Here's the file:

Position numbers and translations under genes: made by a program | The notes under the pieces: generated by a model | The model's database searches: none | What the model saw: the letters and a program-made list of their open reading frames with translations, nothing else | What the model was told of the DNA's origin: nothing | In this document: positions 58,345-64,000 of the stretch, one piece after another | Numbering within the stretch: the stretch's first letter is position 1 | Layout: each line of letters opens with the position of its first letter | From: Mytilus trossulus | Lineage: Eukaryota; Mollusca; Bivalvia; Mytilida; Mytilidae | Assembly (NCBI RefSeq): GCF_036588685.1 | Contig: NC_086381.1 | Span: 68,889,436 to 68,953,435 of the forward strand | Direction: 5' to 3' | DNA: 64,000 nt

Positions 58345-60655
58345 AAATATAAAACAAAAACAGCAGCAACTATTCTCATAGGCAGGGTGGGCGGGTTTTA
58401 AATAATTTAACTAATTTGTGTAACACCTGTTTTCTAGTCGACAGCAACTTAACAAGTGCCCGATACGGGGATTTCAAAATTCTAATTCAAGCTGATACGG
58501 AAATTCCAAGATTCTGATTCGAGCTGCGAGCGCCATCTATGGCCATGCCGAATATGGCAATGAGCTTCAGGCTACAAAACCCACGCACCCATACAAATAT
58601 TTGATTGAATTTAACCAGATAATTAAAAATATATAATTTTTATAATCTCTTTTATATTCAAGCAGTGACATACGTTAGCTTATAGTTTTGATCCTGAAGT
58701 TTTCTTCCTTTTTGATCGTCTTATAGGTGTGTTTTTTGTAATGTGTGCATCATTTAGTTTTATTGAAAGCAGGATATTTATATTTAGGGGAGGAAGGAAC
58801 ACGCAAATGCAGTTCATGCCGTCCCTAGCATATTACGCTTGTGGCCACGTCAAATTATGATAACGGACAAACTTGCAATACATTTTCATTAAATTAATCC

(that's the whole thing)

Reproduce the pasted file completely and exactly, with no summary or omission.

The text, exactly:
Position numbers and translations under genes: made by a program | The notes under the pieces: generated by a model | The model's database searches: none | What the model saw: the letters and a program-made list of their open reading frames with translations, nothing else | What the model was told of the DNA's origin: nothing | In this document: positions 58,345-64,000 of the stretch, one piece after another | Numbering within the stretch: the stretch's first letter is position 1 | Layout: each line of letters opens with the position of its first letter | From: Mytilus trossulus | Lineage: Eukaryota; Mollusca; Bivalvia; Mytilida; Mytilidae | Assembly (NCBI RefSeq): GCF_036588685.1 | Contig: NC_086381.1 | Span: 68,889,436 to 68,953,435 of the forward strand | Direction: 5' to 3' | DNA: 64,000 nt

Positions 58345-60655
58345 AAATATAAAACAAAAACAGCAGCAACTATTCTCATAGGCAGGGTGGGCGGGTTTTA
58401 AATAATTTAACTAATTTGTGTAACACCTGTTTTCTAGTCGACAGCAACTTAACAAGTGCCCGATACGGGGATTTCAAAATTCTAATTCAAGCTGATACGG
58501 AAATTCCAAGATTCTGATTCGAGCTGCGAGCGCCATCTATGGCCATGCCGAATATGGCAATGAGCTTCAGGCTACAAAACCCACGCACCCATACAAATAT
58601 TTGATTGAATTTAACCAGATAATTAAAAATATATAATTTTTATAATCTCTTTTATATTCAAGCAGTGACATACGTTAGCTTATAGTTTTGATCCTGAAGT
58701 TTTCTTCCTTTTTGATCGTCTTATAGGTGTGTTTTTTGTAATGTGTGCATCATTTAGTTTTATTGAAAGCAGGATATTTATATTTAGGGGAGGAAGGAAC
58801 ACGCAAATGCAGTTCATGCCGTCCCTAGCATATTACGCTTGTGGCCACGTCAAATTATGATAACGGACAAACTTGCAATACATTTTCATTAAATTAATCC